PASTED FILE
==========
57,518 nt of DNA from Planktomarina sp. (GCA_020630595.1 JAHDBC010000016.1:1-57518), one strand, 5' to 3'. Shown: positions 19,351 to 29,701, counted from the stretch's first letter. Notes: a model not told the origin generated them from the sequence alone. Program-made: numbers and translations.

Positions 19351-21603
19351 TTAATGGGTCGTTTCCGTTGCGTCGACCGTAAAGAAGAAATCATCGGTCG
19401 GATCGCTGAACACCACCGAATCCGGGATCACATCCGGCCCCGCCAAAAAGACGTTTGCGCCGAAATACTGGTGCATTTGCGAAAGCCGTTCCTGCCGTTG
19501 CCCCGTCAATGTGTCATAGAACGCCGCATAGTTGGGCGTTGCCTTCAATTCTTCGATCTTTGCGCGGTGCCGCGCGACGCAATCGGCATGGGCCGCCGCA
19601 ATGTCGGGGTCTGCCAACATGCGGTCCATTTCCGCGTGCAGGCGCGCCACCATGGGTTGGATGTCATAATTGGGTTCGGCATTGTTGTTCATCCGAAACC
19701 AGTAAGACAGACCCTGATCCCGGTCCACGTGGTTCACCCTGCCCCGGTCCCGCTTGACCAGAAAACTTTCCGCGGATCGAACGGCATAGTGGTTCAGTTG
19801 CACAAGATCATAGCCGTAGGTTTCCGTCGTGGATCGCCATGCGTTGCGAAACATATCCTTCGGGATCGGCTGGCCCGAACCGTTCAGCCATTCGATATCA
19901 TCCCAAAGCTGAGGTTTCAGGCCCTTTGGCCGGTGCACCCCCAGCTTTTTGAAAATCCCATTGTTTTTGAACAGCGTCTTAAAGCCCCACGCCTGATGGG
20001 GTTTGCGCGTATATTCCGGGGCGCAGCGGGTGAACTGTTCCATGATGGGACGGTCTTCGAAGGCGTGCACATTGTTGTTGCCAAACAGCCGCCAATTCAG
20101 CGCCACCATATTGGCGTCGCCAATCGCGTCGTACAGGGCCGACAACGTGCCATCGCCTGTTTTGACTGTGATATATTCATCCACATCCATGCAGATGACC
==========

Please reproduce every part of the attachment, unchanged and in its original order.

57,518 nt of DNA from Planktomarina sp. (GCA_020630595.1 JAHDBC010000016.1:1-57518), one strand, 5' to 3'. Shown: positions 19,351 to 29,701, counted from the stretch's first letter. Notes: a model not told the origin generated them from the sequence alone. Program-made: numbers and translations.

Positions 19351-21603
19351 TTAATGGGTCGTTTCCGTTGCGTCGACCGTAAAGAAGAAATCATCGGTCG
19401 GATCGCTGAACACCACCGAATCCGGGATCACATCCGGCCCCGCCAAAAAGACGTTTGCGCCGAAATACTGGTGCATTTGCGAAAGCCGTTCCTGCCGTTG
19501 CCCCGTCAATGTGTCATAGAACGCCGCATAGTTGGGCGTTGCCTTCAATTCTTCGATCTTTGCGCGGTGCCGCGCGACGCAATCGGCATGGGCCGCCGCA
19601 ATGTCGGGGTCTGCCAACATGCGGTCCATTTCCGCGTGCAGGCGCGCCACCATGGGTTGGATGTCATAATTGGGTTCGGCATTGTTGTTCATCCGAAACC
19701 AGTAAGACAGACCCTGATCCCGGTCCACGTGGTTCACCCTGCCCCGGTCCCGCTTGACCAGAAAACTTTCCGCGGATCGAACGGCATAGTGGTTCAGTTG
19801 CACAAGATCATAGCCGTAGGTTTCCGTCGTGGATCGCCATGCGTTGCGAAACATATCCTTCGGGATCGGCTGGCCCGAACCGTTCAGCCATTCGATATCA
19901 TCCCAAAGCTGAGGTTTCAGGCCCTTTGGCCGGTGCACCCCCAGCTTTTTGAAAATCCCATTGTTTTTGAACAGCGTCTTAAAGCCCCACGCCTGATGGG
20001 GTTTGCGCGTATATTCCGGGGCGCAGCGGGTGAACTGTTCCATGATGGGACGGTCTTCGAAGGCGTGCACATTGTTGTTGCCAAACAGCCGCCAATTCAG
20101 CGCCACCATATTGGCGTCGCCAATCGCGTCGTACAGGGCCGACAACGTGCCATCGCCTGTTTTGACTGTGATATATTCATCCACATCCATGCAGATGACC